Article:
First and most obvious, when analysing business processes and designing technical solutions, involve and listen to key users of affected systems. Some technologists still fall into the trap of masterminding broad organisational change behind closed doors. Being a chief technology officer (CTO) does require quite a bit of "out of the box" thinking, but outcomes are always better when on-the-ground realities inform that thinking.
The best way to get started on these projects is to walk around, observe what people do and ask questions. Of course, you also need formal meetings and fact-finding projects to understand how and why current processes are the way they are. Quite often, these efforts uncover explanations of the way processes are supposed to work, rather than how they actually work.
As the layers of the process onion peel back, you may learn that your initial process improvement ideas make little practical sense. But having your assumptions proven wrong up front is a lot less expensive than trying to jam the wrong system into your organisation because you didn't adequately consult the users.
If you reach an impasse, do some external networking. Understanding how similar businesses handle process change is invaluable. Fortunately for CTOs in some cities, a number of local clubs are growing for that very purpose. New online services like LinkedIn make it relatively simple to contact colleagues in similar roles at similar companies. Although it might not be possible to talk directly to CTOs at your closest competitors, CTOs at companies within your general industry are often willing to share information. For me, that means regular conversations with CTOs at consumer media companies and B2B publishers outside of my publication's competitive landscape.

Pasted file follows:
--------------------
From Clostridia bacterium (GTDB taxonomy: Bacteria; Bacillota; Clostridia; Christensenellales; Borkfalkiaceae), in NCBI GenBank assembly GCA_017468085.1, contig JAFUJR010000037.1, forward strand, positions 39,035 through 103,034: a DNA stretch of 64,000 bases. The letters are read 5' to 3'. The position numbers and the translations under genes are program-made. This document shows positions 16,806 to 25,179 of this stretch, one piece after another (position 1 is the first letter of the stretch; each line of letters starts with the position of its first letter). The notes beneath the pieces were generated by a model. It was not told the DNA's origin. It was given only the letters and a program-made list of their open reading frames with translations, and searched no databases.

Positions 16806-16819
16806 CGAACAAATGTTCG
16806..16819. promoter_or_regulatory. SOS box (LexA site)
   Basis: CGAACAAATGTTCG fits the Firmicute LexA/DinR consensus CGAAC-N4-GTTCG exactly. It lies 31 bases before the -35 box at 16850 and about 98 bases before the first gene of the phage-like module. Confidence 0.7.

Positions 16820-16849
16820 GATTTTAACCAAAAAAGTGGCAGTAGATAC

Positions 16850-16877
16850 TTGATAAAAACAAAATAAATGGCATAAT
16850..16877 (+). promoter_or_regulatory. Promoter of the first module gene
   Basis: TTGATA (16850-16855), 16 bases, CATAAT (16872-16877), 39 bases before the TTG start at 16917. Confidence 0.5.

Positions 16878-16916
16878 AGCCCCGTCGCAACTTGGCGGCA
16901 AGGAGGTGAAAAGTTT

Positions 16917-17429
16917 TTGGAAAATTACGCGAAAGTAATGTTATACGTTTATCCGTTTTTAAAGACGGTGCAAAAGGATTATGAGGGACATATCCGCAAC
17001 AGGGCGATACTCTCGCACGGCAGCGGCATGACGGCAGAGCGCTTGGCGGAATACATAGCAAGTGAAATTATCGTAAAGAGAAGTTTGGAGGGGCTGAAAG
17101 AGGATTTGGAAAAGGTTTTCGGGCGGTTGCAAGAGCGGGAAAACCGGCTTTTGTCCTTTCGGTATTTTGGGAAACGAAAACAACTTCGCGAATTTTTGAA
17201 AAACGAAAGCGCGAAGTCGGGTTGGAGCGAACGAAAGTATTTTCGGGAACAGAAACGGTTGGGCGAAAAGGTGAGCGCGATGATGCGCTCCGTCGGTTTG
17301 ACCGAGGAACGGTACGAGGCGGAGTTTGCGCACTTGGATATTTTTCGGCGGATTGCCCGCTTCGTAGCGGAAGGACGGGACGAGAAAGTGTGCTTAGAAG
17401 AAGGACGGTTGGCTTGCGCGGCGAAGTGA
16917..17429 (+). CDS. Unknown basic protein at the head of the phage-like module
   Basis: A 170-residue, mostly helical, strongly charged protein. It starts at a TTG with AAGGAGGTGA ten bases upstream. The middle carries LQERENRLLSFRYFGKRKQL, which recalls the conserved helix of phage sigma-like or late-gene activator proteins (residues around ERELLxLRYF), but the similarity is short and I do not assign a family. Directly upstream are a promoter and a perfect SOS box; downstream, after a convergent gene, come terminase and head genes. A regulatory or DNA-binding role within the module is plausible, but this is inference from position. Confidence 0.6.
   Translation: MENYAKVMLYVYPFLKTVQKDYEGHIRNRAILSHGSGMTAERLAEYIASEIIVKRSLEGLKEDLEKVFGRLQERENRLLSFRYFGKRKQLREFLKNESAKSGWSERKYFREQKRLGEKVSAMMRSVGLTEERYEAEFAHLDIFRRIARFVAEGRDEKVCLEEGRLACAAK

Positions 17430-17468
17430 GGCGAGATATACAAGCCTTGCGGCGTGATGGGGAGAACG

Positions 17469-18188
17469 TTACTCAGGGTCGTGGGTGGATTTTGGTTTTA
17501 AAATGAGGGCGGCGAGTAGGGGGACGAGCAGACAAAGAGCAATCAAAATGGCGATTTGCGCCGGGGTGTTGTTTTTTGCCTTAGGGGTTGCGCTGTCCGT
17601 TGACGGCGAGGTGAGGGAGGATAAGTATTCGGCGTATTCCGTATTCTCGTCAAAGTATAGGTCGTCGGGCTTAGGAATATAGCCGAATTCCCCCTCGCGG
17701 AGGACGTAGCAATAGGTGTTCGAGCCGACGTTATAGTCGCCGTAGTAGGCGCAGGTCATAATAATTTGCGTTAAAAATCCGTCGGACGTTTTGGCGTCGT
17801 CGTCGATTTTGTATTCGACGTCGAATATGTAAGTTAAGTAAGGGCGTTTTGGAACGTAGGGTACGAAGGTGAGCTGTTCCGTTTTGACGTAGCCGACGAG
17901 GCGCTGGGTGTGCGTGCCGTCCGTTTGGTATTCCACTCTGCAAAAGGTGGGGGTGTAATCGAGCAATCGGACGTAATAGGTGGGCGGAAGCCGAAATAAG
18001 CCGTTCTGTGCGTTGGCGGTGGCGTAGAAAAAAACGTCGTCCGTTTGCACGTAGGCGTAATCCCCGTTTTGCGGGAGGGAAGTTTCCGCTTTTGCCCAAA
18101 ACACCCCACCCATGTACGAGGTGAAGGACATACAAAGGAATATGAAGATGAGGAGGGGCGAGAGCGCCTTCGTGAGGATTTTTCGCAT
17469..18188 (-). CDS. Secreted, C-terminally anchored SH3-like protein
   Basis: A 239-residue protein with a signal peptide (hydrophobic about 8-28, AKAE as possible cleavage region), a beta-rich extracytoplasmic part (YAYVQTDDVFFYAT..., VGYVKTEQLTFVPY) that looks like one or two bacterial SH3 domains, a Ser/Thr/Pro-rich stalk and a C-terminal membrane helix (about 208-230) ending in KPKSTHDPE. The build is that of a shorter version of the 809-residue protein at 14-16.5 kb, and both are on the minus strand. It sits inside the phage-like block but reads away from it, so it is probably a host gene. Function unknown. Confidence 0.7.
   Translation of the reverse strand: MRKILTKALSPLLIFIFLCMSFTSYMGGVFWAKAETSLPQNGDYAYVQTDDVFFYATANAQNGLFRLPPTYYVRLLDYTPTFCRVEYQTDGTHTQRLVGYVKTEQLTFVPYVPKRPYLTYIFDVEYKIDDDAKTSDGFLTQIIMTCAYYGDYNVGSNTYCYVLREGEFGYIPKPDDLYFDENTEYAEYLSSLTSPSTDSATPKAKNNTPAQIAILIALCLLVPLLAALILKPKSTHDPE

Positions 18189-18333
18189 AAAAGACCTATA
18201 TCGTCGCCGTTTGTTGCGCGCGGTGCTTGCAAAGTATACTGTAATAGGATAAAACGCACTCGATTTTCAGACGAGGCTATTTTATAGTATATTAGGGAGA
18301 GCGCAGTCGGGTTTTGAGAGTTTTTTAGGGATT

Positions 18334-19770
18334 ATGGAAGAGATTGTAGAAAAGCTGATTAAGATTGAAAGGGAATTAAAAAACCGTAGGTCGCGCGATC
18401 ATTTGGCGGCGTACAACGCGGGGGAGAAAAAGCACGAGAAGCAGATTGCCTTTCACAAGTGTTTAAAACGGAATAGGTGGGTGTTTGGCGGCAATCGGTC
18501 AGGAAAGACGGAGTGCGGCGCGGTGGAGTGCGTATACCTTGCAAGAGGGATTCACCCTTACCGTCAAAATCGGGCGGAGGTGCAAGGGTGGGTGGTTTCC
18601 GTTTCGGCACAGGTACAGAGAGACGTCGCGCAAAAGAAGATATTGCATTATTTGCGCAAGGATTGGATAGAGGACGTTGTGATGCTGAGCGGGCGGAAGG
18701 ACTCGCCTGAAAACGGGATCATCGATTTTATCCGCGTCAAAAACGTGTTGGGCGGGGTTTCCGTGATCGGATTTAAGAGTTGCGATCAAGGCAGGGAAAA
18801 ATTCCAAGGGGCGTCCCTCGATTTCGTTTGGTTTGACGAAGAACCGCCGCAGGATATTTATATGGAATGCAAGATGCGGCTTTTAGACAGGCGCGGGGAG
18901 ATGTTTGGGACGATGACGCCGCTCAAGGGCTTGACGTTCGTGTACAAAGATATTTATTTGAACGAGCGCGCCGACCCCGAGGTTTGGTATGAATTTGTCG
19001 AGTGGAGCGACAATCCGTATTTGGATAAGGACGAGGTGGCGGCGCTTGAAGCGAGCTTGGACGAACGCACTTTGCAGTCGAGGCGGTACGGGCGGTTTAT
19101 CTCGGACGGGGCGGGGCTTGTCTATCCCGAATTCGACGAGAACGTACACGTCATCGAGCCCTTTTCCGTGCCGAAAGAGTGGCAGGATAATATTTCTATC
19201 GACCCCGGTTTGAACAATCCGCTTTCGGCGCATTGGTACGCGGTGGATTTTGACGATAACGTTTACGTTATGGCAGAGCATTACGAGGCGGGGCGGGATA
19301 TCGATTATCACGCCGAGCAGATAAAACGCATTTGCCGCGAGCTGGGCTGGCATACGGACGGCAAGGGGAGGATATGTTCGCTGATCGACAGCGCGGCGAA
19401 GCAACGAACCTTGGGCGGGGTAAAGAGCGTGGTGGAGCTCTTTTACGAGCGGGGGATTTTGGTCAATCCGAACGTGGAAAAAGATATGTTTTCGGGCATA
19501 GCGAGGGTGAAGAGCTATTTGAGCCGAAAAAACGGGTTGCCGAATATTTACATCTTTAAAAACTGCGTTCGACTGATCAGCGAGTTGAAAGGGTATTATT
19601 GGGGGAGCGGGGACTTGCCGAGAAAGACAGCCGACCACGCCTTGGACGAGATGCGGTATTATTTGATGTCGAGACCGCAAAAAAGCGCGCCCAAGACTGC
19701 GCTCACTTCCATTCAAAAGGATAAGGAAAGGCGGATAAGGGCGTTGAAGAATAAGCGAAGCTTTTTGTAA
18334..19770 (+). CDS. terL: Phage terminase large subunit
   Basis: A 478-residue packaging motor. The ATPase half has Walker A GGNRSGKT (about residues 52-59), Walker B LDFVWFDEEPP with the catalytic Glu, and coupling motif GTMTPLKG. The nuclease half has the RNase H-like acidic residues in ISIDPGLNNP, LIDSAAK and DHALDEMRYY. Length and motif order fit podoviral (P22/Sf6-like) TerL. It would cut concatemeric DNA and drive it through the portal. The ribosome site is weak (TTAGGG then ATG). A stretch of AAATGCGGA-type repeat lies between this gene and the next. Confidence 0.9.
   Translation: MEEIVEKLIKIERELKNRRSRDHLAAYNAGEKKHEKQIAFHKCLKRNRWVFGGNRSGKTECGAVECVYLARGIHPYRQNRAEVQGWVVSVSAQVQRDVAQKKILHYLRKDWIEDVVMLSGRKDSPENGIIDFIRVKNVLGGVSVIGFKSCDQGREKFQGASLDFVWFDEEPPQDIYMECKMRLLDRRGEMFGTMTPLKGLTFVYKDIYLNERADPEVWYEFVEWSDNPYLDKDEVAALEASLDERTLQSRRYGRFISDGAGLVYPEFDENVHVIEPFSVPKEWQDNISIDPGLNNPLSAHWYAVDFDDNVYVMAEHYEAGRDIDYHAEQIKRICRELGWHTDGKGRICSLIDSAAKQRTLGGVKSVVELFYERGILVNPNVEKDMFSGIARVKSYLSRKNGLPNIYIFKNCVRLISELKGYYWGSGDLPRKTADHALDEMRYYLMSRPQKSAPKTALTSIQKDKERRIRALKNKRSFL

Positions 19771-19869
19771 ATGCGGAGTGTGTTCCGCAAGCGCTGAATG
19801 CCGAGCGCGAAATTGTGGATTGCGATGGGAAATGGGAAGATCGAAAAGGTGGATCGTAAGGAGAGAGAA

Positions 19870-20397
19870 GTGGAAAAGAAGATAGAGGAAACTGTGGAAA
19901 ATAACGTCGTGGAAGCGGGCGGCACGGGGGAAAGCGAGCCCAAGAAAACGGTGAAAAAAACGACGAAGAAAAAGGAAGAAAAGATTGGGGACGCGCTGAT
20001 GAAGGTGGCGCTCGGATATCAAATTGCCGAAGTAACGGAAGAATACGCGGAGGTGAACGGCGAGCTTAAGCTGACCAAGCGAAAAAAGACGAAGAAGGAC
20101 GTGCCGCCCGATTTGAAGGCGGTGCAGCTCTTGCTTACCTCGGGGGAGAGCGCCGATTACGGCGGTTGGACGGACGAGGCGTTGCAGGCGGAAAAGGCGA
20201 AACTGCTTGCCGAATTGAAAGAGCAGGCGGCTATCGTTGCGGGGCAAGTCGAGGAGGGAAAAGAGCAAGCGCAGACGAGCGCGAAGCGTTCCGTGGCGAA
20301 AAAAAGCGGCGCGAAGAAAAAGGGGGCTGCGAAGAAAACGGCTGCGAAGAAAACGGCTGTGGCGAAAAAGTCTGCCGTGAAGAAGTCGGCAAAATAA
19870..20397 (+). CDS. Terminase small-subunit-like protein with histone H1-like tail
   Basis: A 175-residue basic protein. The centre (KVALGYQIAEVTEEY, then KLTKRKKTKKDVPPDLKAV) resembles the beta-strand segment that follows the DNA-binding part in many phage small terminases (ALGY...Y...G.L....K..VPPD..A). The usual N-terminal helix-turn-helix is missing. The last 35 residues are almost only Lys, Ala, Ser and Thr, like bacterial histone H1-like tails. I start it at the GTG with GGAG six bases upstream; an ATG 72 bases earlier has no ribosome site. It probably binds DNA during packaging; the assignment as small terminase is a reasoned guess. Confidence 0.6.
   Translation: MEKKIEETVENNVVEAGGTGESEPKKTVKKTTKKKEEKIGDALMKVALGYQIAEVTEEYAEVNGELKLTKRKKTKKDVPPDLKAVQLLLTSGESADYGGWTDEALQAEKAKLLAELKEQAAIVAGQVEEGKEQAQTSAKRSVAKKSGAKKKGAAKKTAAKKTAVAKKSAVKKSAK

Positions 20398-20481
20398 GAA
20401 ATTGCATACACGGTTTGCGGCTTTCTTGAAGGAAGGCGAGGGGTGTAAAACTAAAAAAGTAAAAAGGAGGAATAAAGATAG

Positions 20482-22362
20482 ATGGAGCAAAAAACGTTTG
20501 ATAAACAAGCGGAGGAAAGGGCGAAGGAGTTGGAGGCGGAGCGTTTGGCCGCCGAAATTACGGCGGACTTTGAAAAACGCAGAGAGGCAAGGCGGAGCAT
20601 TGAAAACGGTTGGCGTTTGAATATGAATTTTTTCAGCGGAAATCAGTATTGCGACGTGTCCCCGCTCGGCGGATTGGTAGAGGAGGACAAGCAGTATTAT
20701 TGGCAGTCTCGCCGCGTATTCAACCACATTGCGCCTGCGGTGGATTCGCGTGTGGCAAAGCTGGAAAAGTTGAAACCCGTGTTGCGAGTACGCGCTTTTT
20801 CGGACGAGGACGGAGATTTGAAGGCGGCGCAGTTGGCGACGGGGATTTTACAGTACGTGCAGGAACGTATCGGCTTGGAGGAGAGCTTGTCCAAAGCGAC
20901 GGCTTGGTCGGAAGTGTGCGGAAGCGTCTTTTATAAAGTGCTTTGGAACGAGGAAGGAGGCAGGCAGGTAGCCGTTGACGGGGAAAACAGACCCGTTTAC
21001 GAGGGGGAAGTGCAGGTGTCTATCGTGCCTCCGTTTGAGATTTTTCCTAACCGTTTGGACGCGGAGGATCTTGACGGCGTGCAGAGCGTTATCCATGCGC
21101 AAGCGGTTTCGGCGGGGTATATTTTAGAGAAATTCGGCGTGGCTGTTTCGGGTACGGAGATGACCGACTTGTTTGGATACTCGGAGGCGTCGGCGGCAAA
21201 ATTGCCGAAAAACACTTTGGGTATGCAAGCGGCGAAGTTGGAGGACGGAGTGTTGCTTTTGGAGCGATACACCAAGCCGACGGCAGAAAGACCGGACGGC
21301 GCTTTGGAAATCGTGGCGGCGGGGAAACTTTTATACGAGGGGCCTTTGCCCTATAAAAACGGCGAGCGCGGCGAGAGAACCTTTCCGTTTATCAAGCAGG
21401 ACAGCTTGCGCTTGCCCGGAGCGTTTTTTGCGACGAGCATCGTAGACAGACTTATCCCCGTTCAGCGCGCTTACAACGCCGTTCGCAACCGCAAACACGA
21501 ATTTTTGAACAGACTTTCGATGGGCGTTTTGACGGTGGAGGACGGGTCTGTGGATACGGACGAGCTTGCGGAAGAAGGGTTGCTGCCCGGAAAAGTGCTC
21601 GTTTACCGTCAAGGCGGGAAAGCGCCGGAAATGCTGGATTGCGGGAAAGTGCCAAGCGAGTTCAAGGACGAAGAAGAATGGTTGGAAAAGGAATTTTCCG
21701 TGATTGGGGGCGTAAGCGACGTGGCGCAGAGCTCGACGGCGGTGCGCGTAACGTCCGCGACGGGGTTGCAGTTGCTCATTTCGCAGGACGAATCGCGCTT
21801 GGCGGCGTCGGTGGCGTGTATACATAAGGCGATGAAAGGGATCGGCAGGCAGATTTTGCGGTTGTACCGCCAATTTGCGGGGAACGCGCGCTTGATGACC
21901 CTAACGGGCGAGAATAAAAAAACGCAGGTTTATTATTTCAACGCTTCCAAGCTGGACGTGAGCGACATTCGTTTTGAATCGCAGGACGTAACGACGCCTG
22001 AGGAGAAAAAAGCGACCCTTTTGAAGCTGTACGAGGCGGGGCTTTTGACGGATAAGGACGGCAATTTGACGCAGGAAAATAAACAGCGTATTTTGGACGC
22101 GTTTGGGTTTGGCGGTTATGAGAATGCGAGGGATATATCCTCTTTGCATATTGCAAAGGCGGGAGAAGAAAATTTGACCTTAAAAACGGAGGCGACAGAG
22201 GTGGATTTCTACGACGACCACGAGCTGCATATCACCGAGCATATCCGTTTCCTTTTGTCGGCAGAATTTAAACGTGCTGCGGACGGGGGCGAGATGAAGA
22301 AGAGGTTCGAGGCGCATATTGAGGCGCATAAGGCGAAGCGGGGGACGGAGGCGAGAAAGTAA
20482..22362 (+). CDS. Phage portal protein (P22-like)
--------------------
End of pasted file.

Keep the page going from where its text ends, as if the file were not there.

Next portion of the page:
Keep in mind that input from industry colleagues and business stakeholders only gets you so far. A good CTO should also lead and be prepared to take informed risks that go against the grain. A new system or platform shouldn't drive change, but it may provide the force necessary to break organisational inertia. Don't waste the opportunity when it comes along.
In most environments people are reluctant to change the way they do things and frequently try to incorporate the inefficiencies of a legacy system into a new one. When they succeed, bad processes become even more deeply entrenched. Because you'll have to deal with the consequences, it may be worth spending some political capital to hold the line against duplication of absurdity.
That said, CTOs should use the power of persuasion judiciously as they fight the good fight. Be respectful of those who know how things ultimately need to work. There is a fine line between aggressively moving your organisation forward and giving IT a bad name. Walking this line has far more to do with how well you exercise your people skills than the depth of your technology expertise.